Chlamydia psittaci

Chlamydia psittaci, formally referred to as Chlamydophila psittaci, is an zoonotic, obligate, intracellular, gram-negative bacterial organism. There are several different strains, each affecting specific bird species' differently. C. psittaci infection in birds is referred to as avian chlamydiosis (AC). Infected birds present with non-specific clinical signs which makes it difficult to diagnose without confirming through laboratory tests.

Survival in Environment: C. psittaci can survive outside the host for several weeks.

Transmission: C. psittaci is transmitted mainly by indirect exposure to feces from infected bird, contact with sick poultry who excrete infectious organisms in discharge from their eyes and beaks, through inhaling it in the dust from the contaminated environment.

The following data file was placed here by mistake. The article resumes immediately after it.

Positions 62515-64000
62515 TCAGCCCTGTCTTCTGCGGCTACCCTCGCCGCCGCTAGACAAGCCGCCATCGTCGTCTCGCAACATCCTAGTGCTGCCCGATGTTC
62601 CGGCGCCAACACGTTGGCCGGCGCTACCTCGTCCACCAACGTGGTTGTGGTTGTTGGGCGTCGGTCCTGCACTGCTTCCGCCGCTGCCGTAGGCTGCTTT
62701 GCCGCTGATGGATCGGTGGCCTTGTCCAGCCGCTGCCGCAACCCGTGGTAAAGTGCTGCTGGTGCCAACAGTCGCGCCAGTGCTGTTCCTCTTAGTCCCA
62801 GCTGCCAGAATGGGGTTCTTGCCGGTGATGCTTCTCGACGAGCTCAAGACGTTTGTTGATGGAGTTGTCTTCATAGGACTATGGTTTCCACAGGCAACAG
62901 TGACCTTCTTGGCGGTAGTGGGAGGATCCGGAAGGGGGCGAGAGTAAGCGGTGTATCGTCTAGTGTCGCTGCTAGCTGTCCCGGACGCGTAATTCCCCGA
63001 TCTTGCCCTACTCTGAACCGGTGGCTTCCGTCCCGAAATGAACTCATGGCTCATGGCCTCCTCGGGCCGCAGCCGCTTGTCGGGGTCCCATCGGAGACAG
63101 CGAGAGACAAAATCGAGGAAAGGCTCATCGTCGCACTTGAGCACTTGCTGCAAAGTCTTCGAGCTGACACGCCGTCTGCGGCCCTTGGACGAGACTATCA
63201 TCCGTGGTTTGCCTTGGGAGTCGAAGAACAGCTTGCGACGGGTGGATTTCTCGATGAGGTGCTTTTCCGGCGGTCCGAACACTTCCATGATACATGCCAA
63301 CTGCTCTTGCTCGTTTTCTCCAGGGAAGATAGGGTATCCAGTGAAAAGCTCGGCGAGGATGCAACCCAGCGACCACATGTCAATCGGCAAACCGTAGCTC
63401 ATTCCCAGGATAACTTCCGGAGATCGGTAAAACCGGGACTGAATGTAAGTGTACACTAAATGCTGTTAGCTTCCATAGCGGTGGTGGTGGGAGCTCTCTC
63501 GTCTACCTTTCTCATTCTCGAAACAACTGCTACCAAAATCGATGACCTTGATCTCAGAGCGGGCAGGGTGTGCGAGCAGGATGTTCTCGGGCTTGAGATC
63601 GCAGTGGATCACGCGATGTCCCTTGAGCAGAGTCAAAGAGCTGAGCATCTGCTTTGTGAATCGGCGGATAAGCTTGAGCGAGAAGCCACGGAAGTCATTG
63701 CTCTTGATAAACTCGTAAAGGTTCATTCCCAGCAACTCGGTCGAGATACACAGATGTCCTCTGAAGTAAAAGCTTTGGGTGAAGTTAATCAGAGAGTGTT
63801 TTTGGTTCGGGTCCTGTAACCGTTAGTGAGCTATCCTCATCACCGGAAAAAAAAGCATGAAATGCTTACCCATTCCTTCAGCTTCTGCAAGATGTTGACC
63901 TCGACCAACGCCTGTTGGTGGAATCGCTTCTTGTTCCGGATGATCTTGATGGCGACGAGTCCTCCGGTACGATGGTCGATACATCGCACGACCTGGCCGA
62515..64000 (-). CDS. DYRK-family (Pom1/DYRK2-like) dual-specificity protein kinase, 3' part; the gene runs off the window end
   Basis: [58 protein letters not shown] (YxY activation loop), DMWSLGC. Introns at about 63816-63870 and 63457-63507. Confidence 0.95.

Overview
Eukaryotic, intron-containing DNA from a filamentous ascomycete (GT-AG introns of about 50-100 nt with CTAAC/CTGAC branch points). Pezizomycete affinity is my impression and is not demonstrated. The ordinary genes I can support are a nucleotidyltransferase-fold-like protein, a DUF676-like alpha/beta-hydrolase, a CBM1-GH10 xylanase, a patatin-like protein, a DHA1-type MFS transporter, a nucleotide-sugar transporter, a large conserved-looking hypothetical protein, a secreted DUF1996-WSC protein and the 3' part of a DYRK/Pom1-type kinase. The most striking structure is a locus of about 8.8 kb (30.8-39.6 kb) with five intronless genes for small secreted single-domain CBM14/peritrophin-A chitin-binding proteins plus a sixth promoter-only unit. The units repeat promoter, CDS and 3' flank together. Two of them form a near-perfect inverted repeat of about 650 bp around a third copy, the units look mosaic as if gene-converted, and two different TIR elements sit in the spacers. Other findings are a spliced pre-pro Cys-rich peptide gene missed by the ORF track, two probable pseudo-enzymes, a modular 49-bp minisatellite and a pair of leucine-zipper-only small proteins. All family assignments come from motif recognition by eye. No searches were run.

Public Health Concern: Being zoonotic, C. psittaci is a public health concern, as it can be transmitted from birds to humans, causing psittacosis. Psittacosis typically causes influenza-like symptoms and can lead to severe pneumonia and nonrespiratory health problems in humans.

Taxonomy

  • Order: Chlamydiales
  • Family: Chlamydiaceae
  • Genus: Chlamydia

Hosts

  • domestic
  • exotic
  • and wild birds